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Discussion Starter · #1 · (Edited)
I originally posted this on K98kforums but I decided to move it here as well to get a wide opinion as to what this rifle is exactly.

I manually added some white from a white tire marking crayon that a friend had, and after seeing the effect it had on his rifles, I gave it a try here.

Two markings in the barrel channel appear to be an Eagle with swastika and the letter "E". The third appears to be a Weimar style eagle but it is unconfirmed.

It has been suggested she is a post war put together of parts in order to sell but I believe there is something more to her than just that.

My first two impressions were:

1. She was put together by one of the concentration camp facilities that put together rifles from various parts.

or

2. She was a sporting rifle that was given (taken ?) by the state and re-worked into Kar98k specification with whatever parts were available and handed out to the troops.

Hello everyone,

I went out to the range near a buddy's place of residence and along the way, had to make a detour to pick up some reloading equipment that was needed. Instead of walking out with the shellholders that the reloading press required, I also walked out with this beautiful Standard modell 1924 that appeared to be a late war re-work at one point. It was interesting that, as I was about to leave the gun shop, one of the associates walked out of the back room with this rifle after showing me the entire milsurp rifle collection. After holding her, and seeing that the bore was mint, I simply could not give her back. The associate happened to mention that she had just come in a day earlier as well. Perhaps it was fate ?

To describe the rifle...where to begin ? My knowledge of late war Kar98ks is not the greatest but being quite familiar with pre-war and early war configurations and referring to my 1940 J.P. Sauer & Son Kar98k, I was able to say that this particular rifle does not fit the standard pre/early war style.

The receiver is simply stamped with the Mauser commercial logo and the year 1933. The four commercial proof inspector marks are on the left side of the receiver along with the serial number of 50019 followed by "Standard Modell 1924" on the right receiver wall. The bluing on the receiver is simply amazing. It is a deep blue with a very fine polish.

The barrel has no serial number or visible proof marks on it of any kind above the stock line. You can see, however, the machining marks from the manufacturing process and you can feel them too, very lightly, when you run your finger down the barrel towards the front sight. The rear sight base appears to be a later replacement as the bluing on it does not match the barrel and it is stamped with two WaA 37s on the right side. The front sight bluing also does not match the barrel and has a provision for a sight hood. When looking at the muzzle, the machining marks are quite visible.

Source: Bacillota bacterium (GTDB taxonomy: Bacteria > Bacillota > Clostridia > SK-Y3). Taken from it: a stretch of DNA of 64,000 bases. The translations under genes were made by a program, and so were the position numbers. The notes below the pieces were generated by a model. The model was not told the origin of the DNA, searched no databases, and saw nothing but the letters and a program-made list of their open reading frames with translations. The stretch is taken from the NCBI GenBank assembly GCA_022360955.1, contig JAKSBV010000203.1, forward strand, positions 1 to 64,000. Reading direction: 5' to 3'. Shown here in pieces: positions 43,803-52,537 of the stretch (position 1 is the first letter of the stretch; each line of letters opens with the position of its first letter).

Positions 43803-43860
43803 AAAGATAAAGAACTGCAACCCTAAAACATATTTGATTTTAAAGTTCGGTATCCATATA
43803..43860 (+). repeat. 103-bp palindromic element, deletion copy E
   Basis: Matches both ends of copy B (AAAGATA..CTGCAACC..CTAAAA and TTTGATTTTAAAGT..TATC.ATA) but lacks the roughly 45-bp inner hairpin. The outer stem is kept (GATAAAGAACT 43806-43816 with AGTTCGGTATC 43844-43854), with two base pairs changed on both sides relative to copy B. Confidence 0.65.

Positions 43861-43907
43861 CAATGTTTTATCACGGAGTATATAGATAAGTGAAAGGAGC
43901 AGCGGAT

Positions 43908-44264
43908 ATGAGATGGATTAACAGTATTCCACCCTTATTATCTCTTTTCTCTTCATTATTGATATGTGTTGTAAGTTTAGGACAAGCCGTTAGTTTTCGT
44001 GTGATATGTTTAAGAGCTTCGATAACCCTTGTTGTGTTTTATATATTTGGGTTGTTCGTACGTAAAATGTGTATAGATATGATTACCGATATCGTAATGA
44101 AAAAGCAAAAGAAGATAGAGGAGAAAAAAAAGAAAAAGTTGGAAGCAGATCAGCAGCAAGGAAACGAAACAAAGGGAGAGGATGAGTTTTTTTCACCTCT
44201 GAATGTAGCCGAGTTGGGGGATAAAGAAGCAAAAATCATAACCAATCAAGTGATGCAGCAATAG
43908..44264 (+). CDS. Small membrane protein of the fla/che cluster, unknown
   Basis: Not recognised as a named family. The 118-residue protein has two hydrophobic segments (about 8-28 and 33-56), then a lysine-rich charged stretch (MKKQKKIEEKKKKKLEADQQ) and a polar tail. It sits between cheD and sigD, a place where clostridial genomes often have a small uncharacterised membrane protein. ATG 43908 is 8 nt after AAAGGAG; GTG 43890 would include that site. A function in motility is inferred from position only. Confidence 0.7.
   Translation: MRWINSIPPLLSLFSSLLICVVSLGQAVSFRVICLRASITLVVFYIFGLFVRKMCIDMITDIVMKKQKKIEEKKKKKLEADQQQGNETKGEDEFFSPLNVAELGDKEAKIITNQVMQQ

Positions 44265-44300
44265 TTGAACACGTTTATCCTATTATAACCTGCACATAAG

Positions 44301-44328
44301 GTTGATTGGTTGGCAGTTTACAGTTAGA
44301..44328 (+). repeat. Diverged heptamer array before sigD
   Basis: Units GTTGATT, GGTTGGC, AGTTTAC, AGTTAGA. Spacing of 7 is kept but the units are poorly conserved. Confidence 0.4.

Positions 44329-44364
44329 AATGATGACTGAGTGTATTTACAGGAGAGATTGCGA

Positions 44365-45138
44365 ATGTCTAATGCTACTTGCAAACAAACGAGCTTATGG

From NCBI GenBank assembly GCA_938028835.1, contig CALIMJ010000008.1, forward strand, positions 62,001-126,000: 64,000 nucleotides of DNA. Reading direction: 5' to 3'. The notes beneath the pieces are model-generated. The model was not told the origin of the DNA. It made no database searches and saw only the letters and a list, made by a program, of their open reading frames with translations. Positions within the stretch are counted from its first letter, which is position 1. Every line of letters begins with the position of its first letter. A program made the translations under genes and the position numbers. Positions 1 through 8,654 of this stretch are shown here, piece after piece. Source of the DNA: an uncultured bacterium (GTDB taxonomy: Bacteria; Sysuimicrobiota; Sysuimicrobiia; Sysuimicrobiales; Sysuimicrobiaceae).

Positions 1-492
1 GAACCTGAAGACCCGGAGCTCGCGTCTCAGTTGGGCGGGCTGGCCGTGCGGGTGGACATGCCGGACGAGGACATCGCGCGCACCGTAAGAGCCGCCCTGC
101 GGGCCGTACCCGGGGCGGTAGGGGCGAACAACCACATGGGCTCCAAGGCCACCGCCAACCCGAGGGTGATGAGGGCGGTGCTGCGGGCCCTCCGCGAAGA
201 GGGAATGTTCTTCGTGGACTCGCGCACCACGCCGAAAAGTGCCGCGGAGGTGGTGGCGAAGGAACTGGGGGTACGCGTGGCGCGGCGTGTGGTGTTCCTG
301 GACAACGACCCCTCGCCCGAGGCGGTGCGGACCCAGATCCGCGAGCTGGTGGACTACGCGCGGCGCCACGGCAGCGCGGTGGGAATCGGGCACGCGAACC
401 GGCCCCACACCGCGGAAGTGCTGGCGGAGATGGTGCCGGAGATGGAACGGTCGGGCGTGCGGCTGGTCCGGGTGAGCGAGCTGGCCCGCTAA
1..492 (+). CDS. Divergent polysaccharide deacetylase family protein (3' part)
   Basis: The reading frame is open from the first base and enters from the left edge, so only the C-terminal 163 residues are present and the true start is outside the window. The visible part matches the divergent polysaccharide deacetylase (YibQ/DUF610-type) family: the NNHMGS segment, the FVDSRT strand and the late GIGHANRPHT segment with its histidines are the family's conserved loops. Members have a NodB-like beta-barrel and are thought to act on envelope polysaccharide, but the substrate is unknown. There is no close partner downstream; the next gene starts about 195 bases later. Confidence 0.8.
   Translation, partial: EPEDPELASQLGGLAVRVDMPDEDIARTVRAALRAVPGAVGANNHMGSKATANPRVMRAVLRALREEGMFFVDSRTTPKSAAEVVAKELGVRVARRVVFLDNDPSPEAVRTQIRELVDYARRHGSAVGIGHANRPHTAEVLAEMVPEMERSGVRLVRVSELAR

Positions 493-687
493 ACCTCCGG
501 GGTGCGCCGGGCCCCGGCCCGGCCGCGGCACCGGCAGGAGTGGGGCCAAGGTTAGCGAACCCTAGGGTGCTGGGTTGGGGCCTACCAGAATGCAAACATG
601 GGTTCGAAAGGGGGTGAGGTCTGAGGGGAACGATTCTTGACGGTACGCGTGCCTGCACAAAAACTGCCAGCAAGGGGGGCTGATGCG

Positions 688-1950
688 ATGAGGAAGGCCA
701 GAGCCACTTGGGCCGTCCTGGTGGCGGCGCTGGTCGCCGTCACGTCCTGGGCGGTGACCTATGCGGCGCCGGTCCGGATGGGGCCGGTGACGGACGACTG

The rear sight, as mentioned before, is WaA marked. The rear sight leaf is plum coloured and the rear sight itself is in the white above the range graduation of 100m. There is a WaA stamped on the underside of the right sight along with a two digit serial number. The rear sight sleeve is unmarked and is of the same bluing and polish as the receiver.

The front and rear bands appear to be standard mid war style. Only the rear band has a partial WaA that has the inspector number rubbed off. The bluing on the front band is very much like the receiver and is also of the same polish as well. The band spring is WaA marked and blued but is different when compared to my 1940 Kar98k which has a plum coloured band spring. It is also a different style that is difficult to describe but I am guessing it is mid to late war style.

A cleaning rod came with the rifle and it appears to be a period item as well with some rust/patina and some pitting near the threaded end. There is also some loss of bluing but overall, it is quite nice.

The stock is the weirdest part of the rifle. It is a red glue laminate stock with cupped butt plate but has no markings what so ever save a single WaA on the take down disc on the right side of the butt stock. The hand guard is walnut and does have a serial number of "1490" stamped on the channel. The stock itself has three markings stamped in the barrel channel in a configuration I have never seen before. On closer inspection, one is definetly an Eagle with a swastika (a possible WaA ?) but the other two I can't really make out. There is no serial number in the barrel channel. The left side of the sling keeper slot has hole drilled into it where a screw once sat but it is no longer there. There also appears to be some glue or something in the hole but you can clearly see thread marks on the interior. The barrel lug has no markings what so ever and is the standard German "H" style lug. It is of the same blue and polished finish as the receiver. The lug is slightly bent towards the barrel and does not accept a bayonet as easily as my J.P. Sauer & Son but it does accept a 84/98 III bayonet with a bit of elbow grease. The recoil lug is unmarked as well. Compared to the laminate stock on my J.P. Sauer & Son, the stock on this rifle is smaller is diameter, lighter, and not as well finished in some areas. The trigger guard is not exactly flush with the stock and sits slightly out from it near the floor plate. The cupped butt plate is also not perfectly centered with the back of the stock and, after removing the cupped butt plate for inspection, I noticed some gunk on the inside of the butt plate that conformed to the laminate wood strand pattern. My buddy suggested that the butt plate was applied before the stock had time to settle. The keeper slot on the right side does not appear to be completely finished and is somewhat visually different when compared to my J.P. Sauer & Son's laminate stock. The butt plate has no WaA or any markings on it.

The trigger guard has a five digit serial number stamped on it. It is 28258. The trigger guard screws have no WaA or serial numbers on them but the rear trigger guard screw's bluing and polish match the receiver. The floor plate has a WaA and a four digit serial number stamped on it. The lock screws are present.